The negatives hung in the hall bathroom until the next day, and they were dry by the time I was ready to scan.

The Epson V500 I have has been a work horse over the years, handling everything I throw at it. But things went south from the beginning on this particular task.

Things went south from the beginning on this particular task…

There’s a white background that snaps in-and-out of the scanner lid, it’s not needed when scanning film. Took it out. Then I pulled out the 120 negative scan tray and loaded up a strip of three shots, set up the scan software per usual, and went through the process of creating a preview before actually scanning.

That’s when things started to go awry. The preview was splitting up the negatives in a way that was totally unusable.

I fiddled with every the setting I could, but the results did not change.

I remembered watching a You Tube video some time ago that showed how to scan a negative as if it were paper. I figured I’d play a bit and put the white background back in the bottom of the lid and removed the negative from the scan tray, placing it emulsion side down so the film curled away from the glass, then ran the software as normal for scanning documents.

Well, that worked. Kind of…

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Intrigued, but not totally satisfied that I couldn’t get the scanner to work properly, I set about fiddling some more. I noticed a button near the bottom of the interface that was labeled “reset” and thought, what the hell, then clicked it.

And this time the machine worked as designed. Happiness.

After a few dialog boxes, everything seemed like normal, so I set the scanner up again for negatives.

And this time the machine worked as designed. Happiness.

Here’s the result…

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I like them both. You can see more detail in the shadows of the first scan, and I like the somewhat distressed appearance. The second, proper scan is very clear (for a pinhole shot) and not as washed out.

It’s a 3 second exposure, taken at the La Frontera shopping mall, from a car wash located in the southeast corner of the property. I asked permission to park and played in an adjacent field, with my tripod and camera set-up in the shadows cast by the fly-over.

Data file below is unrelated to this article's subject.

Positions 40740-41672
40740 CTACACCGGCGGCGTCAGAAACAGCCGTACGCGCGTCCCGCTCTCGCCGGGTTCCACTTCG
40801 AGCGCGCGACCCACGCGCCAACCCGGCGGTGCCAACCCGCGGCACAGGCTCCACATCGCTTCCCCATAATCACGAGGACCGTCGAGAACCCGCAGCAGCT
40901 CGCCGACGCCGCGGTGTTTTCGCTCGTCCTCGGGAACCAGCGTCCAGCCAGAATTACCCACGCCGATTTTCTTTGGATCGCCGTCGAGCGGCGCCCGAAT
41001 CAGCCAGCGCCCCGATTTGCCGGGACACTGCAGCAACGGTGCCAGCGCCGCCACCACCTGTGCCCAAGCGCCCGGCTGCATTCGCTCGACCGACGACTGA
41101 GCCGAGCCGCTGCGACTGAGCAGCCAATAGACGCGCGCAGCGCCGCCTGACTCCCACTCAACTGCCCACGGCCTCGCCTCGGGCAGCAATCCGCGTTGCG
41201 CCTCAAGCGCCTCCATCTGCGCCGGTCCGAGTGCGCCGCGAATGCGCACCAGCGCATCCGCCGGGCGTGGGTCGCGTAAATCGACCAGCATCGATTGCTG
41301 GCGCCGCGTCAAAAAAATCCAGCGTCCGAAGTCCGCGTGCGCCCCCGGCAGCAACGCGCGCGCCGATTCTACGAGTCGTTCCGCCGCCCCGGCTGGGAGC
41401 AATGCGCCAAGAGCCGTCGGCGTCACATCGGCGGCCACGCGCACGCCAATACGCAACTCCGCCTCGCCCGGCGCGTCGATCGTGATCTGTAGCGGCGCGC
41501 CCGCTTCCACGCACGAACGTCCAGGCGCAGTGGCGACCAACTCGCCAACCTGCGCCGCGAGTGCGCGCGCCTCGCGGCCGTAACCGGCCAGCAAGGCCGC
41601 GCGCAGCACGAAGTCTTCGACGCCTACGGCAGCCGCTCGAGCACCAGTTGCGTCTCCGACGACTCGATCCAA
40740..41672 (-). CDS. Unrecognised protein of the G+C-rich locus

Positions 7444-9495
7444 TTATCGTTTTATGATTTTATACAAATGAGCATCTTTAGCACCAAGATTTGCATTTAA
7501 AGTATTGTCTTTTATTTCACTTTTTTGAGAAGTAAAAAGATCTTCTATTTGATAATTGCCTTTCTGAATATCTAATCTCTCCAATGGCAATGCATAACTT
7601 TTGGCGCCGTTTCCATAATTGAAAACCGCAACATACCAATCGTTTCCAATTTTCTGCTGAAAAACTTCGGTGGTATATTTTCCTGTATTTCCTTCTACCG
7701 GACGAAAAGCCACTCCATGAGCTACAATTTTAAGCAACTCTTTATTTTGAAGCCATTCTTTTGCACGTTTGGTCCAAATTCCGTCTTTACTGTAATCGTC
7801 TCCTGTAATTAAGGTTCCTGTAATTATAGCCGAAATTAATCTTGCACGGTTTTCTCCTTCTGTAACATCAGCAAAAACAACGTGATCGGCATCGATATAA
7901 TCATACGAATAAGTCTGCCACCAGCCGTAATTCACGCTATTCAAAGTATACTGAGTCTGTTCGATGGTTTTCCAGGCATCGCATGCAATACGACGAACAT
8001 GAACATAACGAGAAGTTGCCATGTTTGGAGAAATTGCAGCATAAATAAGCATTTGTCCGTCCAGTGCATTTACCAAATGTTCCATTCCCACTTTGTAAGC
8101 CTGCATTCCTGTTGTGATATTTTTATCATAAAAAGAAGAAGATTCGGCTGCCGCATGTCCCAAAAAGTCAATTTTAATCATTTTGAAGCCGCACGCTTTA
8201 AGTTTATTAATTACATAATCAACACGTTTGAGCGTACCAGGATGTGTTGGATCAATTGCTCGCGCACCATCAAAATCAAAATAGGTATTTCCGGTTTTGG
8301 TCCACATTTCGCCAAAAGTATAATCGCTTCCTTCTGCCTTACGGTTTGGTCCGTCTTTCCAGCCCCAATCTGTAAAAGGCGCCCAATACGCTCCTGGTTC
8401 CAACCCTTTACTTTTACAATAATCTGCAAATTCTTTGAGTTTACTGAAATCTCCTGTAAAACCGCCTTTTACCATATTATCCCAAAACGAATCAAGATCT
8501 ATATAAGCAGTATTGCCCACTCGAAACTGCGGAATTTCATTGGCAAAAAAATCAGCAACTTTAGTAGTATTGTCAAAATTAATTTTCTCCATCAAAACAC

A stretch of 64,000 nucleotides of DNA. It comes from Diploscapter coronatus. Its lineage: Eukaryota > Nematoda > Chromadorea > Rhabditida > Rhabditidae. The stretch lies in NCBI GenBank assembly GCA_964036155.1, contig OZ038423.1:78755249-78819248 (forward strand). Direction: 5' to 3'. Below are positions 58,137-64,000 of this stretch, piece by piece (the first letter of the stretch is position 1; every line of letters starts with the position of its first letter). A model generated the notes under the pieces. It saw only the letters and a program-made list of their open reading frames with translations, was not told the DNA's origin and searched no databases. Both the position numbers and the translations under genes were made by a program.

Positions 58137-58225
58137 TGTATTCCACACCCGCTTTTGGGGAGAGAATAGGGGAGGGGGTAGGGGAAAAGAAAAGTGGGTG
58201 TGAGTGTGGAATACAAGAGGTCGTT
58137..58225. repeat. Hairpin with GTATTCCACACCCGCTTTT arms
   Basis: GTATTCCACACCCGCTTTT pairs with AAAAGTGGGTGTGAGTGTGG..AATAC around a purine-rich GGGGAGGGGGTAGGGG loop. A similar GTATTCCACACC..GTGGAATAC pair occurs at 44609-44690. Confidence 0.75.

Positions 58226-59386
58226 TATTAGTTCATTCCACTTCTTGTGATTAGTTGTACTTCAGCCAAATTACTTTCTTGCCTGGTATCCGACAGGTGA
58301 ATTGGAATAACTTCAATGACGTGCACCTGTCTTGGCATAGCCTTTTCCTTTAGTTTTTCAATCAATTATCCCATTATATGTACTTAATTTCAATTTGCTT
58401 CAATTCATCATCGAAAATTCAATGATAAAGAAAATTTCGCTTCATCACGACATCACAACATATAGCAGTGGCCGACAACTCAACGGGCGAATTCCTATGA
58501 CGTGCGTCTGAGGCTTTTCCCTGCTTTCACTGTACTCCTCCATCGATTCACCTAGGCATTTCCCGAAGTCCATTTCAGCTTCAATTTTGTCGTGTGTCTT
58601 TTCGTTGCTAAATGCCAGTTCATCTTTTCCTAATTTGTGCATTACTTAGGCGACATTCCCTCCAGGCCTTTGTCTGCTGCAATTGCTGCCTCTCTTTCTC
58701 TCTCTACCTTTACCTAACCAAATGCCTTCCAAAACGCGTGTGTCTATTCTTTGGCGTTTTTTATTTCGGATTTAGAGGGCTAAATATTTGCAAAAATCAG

Love the lines, curves, and shadows. The sun was still pretty low in the sky and being blocked by the column on the left side of the image.

* a fat roll is when 120 film does not roll tightly around the take-up spool, usually resulting in light leaking to expose the edges of the last few coils at the end of the roll.

Rusty shutters #13.

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Fujifilm X100S.

July 2013.

As soon as it was released, I’d had my eye on the X100 but wasn’t ready to make the purchase.

And then when I was ready, Fukishima happened. So I waited some more, which turned out to be a good thing, because I was able to get my hands on the X100S, its successor.

The X100S is a classic camera in its look, it’s feel, and its operation. Everything you need to operate in full manual mode is available on the outside of the camera. I love that.

The Fujifilm menu system is one of my faves. It’s intuitive and just plain simple to use.

All the buttons and dials on the camera are easy to access and add greatly to the functionality of this camera. Smooth.

The only issue I had was holding the camera comfortably, but a silver LensMate thumb rest took care of that problem.

Plus I added a black Gariz half-case and the silver JJC lens shade.

Fun camera.

Resolution: 16 megapixels
Max image size: 4896 x 3264
Display: 2.8in LCD @ 460,000 pixels
Viewfinder: Electronic and optical, 2,350,000 pixels
ISO: Auto, 80, 100, 200, 400, 800, 1600
Shutter Speeds: 00 sec – 1/4000 sec
Aperture: ƒ/2.4
Focal Length: 35mm
Macro: 3.94in
Metering: Multi-segment, average, spot
Dimensions: 5in x 2.91in x 2.13in
Power: Lithium-Ion NP-95 rechargeable battery
Memory card: SD/SDHC/SDXC